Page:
Seattle Times Sharon Chan to leave for New York Times, Seattle Times names Kati Erwert senior vice president
For Immediate Release — Jun. 28, 2019
Lindsay Taylor, Consumer Marketing Manager
SEATTLE — Vice President of Innovation, Product and Development Sharon Pian Chan announced today she is leaving The Seattle Times to join The New York Times. The Seattle Times will reorganize, adding product responsibility to Kati Erwert VP of Marketing and Public Service who is also being promoted to Senior VP. Business Intelligence, formerly under Chan, has been assigned to Senior Director of Audience Curtis Huber. Development for community funding of public service journalism will become a stand-alone function reporting to the Publisher. A search for a VP of Development is underway.
Chan has been the leader in developing The Seattle Times’ unique innovation of new funding sources to support quality journalism. The Times’ portfolio of Community Funded Public Service Journalism includes three active projects: the 8-year-old Education Lab, 3-year-old Traffic Lab and 2-year-old Project Homeless. Additionally, The Seattle Times has recently launched an Investigative Journalism Fund in partnership with Seattle Foundation and plans to build one of the largest regional investigative teams in the country.
Chan began her journalism career at The Seattle Times in 1999 as a reporting intern, then became a staff reporter. In 2012, she became associate opinions editor/digital where her duties included creating a public “engagement” voice as part of the Education Lab grant. In 2014 she began reporting to the Times’ publisher as the Director of Journalism Initiatives and then as VP for Innovation, Product & Development in 2017.
As the country’s leading newspaper professional in Community Funding of Public Service Journalism Chan is taking a wealth of experience and unique knowledge to The New York Times as they continue to expand on their many innovations and great success in a challenging but critically important time in America's Free Press crisis.
Said publisher Frank Blethen, “Sharon grew up at The Seattle Times. We will miss her but she will always be part of The Seattle Times family.”
"Way back in 2011, Frank Blethen had a vision for local, independent journalism supported by the philanthropy of individuals, foundations and strategic business partnerships," Chan said. "This opportunity represents the fact that the world's top newspaper believes The Seattle Times is onto something big."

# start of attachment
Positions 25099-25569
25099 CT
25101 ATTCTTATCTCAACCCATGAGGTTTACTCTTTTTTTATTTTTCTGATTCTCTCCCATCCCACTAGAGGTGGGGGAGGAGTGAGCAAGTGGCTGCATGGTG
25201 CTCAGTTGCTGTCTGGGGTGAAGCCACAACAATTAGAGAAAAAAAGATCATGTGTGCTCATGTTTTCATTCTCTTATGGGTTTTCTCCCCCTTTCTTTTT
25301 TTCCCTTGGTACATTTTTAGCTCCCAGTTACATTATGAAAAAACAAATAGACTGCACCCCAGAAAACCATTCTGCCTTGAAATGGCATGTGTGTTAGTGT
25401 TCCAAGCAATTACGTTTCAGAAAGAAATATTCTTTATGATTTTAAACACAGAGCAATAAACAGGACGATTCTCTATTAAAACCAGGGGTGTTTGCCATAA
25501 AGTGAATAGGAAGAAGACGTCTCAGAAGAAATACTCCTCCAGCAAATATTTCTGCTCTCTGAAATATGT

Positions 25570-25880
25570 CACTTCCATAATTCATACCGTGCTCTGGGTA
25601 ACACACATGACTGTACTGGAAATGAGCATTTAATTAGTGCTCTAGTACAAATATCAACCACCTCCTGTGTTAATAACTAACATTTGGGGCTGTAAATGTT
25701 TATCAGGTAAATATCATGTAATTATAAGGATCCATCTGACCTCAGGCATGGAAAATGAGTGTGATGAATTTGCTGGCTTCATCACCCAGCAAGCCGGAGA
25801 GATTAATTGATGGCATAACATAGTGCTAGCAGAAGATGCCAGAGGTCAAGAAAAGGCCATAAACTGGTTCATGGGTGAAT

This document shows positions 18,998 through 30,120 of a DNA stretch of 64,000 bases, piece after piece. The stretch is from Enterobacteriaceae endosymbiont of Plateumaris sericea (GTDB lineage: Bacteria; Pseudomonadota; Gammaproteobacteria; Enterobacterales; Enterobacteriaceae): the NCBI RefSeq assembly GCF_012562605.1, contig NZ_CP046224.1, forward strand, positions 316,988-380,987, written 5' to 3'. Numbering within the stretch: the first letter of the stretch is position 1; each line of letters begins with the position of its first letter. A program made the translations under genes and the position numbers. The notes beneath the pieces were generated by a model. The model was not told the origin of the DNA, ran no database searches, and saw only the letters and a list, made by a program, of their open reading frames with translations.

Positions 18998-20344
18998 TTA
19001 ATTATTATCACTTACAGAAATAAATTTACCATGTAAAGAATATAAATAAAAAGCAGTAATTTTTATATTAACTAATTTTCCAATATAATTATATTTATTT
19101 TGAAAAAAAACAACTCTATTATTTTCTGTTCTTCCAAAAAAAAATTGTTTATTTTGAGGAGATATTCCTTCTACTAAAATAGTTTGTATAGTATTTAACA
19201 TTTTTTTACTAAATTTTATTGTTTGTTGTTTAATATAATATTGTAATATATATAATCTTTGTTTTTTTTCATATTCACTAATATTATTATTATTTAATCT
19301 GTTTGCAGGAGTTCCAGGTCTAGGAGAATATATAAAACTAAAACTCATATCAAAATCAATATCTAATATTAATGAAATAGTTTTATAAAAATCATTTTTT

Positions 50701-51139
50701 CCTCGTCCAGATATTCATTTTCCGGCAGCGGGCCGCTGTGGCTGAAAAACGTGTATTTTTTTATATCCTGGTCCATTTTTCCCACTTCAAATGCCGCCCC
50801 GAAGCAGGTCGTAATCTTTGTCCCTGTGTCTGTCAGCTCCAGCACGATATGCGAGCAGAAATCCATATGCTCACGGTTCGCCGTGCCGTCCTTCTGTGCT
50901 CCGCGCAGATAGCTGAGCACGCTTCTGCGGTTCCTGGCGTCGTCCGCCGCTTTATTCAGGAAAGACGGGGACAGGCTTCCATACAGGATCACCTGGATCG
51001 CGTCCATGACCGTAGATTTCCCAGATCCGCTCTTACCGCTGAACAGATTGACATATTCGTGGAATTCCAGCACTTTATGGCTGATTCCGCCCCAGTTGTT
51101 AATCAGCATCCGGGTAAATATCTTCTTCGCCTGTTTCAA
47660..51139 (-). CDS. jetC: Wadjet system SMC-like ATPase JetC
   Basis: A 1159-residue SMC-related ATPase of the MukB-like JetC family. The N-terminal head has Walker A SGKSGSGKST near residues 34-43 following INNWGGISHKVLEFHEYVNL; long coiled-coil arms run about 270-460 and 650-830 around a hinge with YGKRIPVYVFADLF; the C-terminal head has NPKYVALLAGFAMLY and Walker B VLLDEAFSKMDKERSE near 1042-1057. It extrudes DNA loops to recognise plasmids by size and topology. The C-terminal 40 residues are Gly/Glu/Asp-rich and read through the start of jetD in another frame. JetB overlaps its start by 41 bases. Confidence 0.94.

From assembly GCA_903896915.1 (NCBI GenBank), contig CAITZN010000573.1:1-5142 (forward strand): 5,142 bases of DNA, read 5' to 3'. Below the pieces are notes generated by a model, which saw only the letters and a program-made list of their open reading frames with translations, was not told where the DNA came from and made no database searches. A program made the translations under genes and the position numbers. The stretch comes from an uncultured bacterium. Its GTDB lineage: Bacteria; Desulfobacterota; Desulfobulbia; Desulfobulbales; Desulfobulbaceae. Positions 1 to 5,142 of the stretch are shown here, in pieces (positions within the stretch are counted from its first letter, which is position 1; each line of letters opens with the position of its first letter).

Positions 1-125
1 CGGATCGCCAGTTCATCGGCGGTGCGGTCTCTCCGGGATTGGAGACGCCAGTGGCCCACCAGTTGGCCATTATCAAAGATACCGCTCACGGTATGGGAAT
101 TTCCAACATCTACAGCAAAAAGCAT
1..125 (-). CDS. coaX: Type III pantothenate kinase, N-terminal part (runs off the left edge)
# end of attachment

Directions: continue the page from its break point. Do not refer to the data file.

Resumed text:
“Through the last several years we have retooled our senior management team to reflect the skills required for our 123-year-old public service journalism company to have emerged from the Great Recession as a new, innovative Free Press model,” Blethen said. “While we will miss Sharon Chan we have a strong team and are in a position to reassign the product and business intelligence parts of her portfolio. Few newspapers have a product function. Ours was an experiment that has become a focal point to drive innovation at The Seattle Times.”
Erwert has worked closely with Chan on strategic projects and innovations. With Huber, she is part of a highly successful team focused on audience revenue and subscriptions. That team is responsible for maintaining the largest paid print distribution on the West Coast save for Los Angeles. It is growing digital subscriptions at one of the fastest rates in the country. Erwert also has been responsible for The Seattle Times’ unique public service voice. This voice focuses on community education and advocacy. Its major focus since its 2011 inception has been on education reform.
Erwert said of the promotion, “Adding product is an exciting opportunity to build on the foundation of the good work of this team under Sharon’s leadership. I welcome the challenge of delivering on our promise to multiple generations of readers accessing Seattle Times journalism where and when they want it.”
Erwert joined the Times in 2007 after working in commercial radio for several years. She’s held several positions in marketing in her tenure, most recently being promoted in 2018 to Vice President of Marketing and Public Service. She is a graduate of the University of Washington and lives in Shoreline with her husband and two daughters.
Huber is a longtime Seattle Times employee holding various roles in circulation over the past two decades. Huber was named Senior Director in 2018. He oversees home delivery, customer service and audience revenue. Under Huber’s guidance The Seattle Times has had stable print audience revenue and significant digital audience revenue growth. His oversight of the Business Intelligence group will further the organization’s focus on data-driven decision making and use of analytics across the company.
Huber lives in Port Orchard with his wife. He is the father of six children and has two grandchildren.